Plans to improve children’s services after critical Ofsted letter

Children being taken into care by Leeds City Council must have an outcome recorded within 24 hours, according to a new “action plan” from the authority.

Thursday, 7th October 2021, 4:45 pm
Children being taken into care by Leeds City Council must have an outcome recorded within 24 hours, according to a new “action plan” from the authority.

It also stated more will be done to help train children’s social workers to help them better report on children who may be in need of local authority help.

It follows a “focussed visit” and subsequent letter sent to the council by Ofsted earlier this year, which deemed improvements needed to be made to parts of the authority’s children’s services.

A report, set to go before the council’s Children and Families Scrutiny Board next week, sets out an “action plan” to improve the service, and claimed improvements had been made since the visit.

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The letter, sent last month, claimed the service was sometimes slow to make decisions about young people needing support. It also suggested the quality of assessments of children’s situations by social workers was sometimes inconsistent.

It was seized on by opposition councillors, with the Conservatives calling it “alarming”, and urging the council to introduce a three-point improvement plan to get back on track.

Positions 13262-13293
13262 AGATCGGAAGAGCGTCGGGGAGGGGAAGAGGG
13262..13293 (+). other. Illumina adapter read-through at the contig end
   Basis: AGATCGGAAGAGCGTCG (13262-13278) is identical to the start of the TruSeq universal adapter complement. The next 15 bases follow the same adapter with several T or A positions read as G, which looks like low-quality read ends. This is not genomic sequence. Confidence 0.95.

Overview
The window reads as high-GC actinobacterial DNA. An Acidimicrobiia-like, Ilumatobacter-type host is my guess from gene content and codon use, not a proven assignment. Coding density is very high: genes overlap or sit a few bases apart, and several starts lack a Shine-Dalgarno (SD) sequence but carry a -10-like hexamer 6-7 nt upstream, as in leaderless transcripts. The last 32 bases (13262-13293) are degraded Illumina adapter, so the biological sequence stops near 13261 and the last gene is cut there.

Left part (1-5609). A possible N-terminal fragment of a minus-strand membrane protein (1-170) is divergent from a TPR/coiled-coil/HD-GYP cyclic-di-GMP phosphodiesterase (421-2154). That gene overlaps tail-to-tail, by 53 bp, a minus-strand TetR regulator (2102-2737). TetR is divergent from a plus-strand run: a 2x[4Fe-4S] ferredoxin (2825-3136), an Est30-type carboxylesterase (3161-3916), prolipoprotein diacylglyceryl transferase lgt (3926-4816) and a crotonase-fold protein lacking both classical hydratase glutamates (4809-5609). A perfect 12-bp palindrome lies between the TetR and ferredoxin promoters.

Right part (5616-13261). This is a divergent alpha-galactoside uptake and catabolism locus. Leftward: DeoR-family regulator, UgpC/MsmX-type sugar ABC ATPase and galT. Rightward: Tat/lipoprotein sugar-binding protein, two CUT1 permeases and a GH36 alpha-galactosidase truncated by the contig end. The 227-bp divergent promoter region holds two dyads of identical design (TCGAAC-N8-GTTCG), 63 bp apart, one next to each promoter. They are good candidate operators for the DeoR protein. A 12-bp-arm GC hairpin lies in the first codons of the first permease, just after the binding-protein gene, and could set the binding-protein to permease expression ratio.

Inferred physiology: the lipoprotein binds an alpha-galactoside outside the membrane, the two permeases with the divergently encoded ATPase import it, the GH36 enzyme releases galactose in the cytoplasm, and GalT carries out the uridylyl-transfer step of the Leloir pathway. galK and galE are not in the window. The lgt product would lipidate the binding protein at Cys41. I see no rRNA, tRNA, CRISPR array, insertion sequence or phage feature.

Leeds City Council’s ruling Labour group claimed at the time that no child was found to be at risk, and had claimed improvements were already being made.

The latest report indeed sets out a three point plan to improve the quality of assessments, supervision for social workers and making sure audits were independent.

It states: “The action plan includes a daily strategy discussion escalation process to ensure that any individual challenges are highlighted and addressed as a matter of urgency to enable attendance by all the three key partners.

“Additional resource has been identified to support full attendance by all three partners and multi-agency process mapping will take place during September to enable the strategic partnership to fully understand any ongoing barriers and to address these as a matter of priority.

“The multi-agency weekly referral review meeting is monitoring the attendance and quality of strategy discussions and has noted improvements since the Focused Visit.

“Single agency and multi-agency performance management and quality assurance activity has been enhanced to provide additional scrutiny and progress and an action plan is in place for the duty and advice team that includes a focus on timeliness and ensuring that all

conversations are comprehensively recorded.”

It said that a new learning programme is also on offer for social workers and social work managers.

The report added: “The Covid pandemic has had a significant impact on the health and well-being of social work practitioners and managers in Leeds.

“Working from home has compromised the opportunities for face-to-face discussion, reflection and learning for the last 18 months since the pandemic began, thus impacting on the consistency of practice.

“To mitigate the impact of the pandemic the service is working at pace to ensure social work teams have access to office space for at least 50 per cent of the working week. This will include access to

collaboration spaces and spaces to meet with children and families in the community.

“Resumption of face-to-face team meetings and supervisions are being made a priority.”

The report is going to be discussed at a meeting of the council’s Children and Families Scrutiny Board on Wednesday, October 13.